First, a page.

And while government stakes in companies such as Nordic utilities Vattenfall and Fortum could come on the market in 2014, these alone won't satisfy demand. "Assets are not coming to market as freely as they have done in the past or as they had been expected to come in relation to government privatisation," said Hamish de Run, Infrastructure Partner at Hermes GPE.
A lack of political appetite for state sales, a decline in the number of forced corporate sellers thanks to a buoyant debt market and a shortage of reinvestment opportunities for funds that already hold some of the assets are all playing a part. Reasons vary from country to country, and while some of the debt-hit southern euro zone countries have been more active sellers, higher-quality assets in the more politically secure and economically stable countries of northern Europe are scarce.
In October, the Dutch finance ministry scrapped plans for an IPO of grid operator TenneT, while talk about a sale of part of the French state's stake in electric power utility EDF has gone quiet. There is little political inclination in Germany to endanger a government coalition with an unpopular sale of 'Crown Jewel' assets, while the UK, which pioneered the sale of state infrastructure, has little left to sell.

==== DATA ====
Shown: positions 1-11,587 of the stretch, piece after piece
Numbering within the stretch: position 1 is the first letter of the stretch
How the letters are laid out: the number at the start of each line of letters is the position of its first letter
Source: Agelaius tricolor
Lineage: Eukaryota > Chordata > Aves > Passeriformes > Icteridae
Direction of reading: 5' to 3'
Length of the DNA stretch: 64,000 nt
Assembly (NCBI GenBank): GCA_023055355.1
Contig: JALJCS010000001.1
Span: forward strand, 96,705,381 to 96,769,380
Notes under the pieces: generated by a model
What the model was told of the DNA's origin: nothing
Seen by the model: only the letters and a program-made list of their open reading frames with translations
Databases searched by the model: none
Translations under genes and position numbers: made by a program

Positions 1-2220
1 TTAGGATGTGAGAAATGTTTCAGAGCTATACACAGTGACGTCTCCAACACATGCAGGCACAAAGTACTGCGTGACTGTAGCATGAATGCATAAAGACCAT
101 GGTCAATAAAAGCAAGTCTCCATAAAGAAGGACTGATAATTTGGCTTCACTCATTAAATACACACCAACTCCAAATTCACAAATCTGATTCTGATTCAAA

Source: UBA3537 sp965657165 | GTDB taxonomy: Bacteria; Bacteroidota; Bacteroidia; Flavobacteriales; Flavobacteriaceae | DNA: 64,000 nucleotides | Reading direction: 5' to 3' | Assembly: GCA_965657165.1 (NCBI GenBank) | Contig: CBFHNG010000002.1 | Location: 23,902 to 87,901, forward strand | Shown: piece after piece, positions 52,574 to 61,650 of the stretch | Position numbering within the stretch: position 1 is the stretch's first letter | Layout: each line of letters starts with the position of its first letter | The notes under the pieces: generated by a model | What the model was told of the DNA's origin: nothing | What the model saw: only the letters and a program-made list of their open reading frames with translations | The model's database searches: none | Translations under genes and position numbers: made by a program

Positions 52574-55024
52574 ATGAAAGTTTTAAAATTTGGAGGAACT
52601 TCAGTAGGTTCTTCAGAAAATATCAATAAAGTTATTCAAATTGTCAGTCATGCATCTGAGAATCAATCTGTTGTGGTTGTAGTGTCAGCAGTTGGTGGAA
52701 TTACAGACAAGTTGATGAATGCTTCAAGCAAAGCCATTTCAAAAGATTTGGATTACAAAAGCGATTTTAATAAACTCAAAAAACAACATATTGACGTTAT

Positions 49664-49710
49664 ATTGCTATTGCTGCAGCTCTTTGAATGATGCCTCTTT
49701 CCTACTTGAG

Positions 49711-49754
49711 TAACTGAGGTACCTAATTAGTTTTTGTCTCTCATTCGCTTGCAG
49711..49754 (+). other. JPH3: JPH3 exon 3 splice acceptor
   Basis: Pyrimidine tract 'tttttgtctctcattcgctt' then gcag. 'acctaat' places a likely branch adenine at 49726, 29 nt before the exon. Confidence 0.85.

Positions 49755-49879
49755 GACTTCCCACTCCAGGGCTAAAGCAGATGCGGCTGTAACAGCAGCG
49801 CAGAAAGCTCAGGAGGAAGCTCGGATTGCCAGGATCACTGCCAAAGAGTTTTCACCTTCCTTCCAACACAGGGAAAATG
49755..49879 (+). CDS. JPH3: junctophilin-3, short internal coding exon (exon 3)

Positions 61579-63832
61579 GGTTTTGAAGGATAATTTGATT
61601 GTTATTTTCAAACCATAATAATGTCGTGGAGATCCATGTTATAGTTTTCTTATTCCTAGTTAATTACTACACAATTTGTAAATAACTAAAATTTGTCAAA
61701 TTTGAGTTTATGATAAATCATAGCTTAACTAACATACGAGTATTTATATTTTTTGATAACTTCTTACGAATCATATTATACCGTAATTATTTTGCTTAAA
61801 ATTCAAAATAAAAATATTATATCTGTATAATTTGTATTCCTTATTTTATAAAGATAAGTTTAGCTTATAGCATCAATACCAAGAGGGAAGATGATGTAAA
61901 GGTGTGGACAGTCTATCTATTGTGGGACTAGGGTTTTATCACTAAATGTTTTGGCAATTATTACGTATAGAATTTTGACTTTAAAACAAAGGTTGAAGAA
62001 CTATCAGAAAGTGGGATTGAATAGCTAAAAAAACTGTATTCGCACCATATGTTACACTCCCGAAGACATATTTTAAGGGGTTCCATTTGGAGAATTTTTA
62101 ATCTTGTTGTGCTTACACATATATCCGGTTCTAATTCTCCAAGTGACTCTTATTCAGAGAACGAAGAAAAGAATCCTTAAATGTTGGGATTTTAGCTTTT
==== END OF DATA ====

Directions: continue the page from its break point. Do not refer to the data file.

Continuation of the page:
British and German plans this spring to sell a stake in government-controlled uranium enrichment firm Urenco, estimated to be worth up to 10 billion euros ($14 billion), hit resistance from the Dutch government, which owns a third. Sources say a sale or IPO may be revisited in early 2014. "We see an overhang in demand for core infrastructure assets - operational, very well-regulated or long-term contracted assets, with inflation protection and very predictable cash flows," said Markus Hottenrott, chief investment officer of Morgan Stanley Infrastructure, which manages $4 billion.
Pinning down the size of the infrastructure market as a whole is difficult, given the varying definitions. Taken as assets with government involvement at some level, such as price setting or regulation, J.P. Morgan Asset Management said the UK alone, Europe's most mature market, has $1-$1.5 trillion of investible assets. The slice of that figure considered "core" is much smaller, however. An asset is generally defined as such when it has been running well for a number of years and the income is steady and reliable - qualities that make them more expensive and reduce the payout attraction to equity funds. The entry of investors such as pension funds, insurers and sovereign wealth funds to the market has challenged the dominance of traditional infrastructure funds, which are having to take on more risk to bag the returns they seek.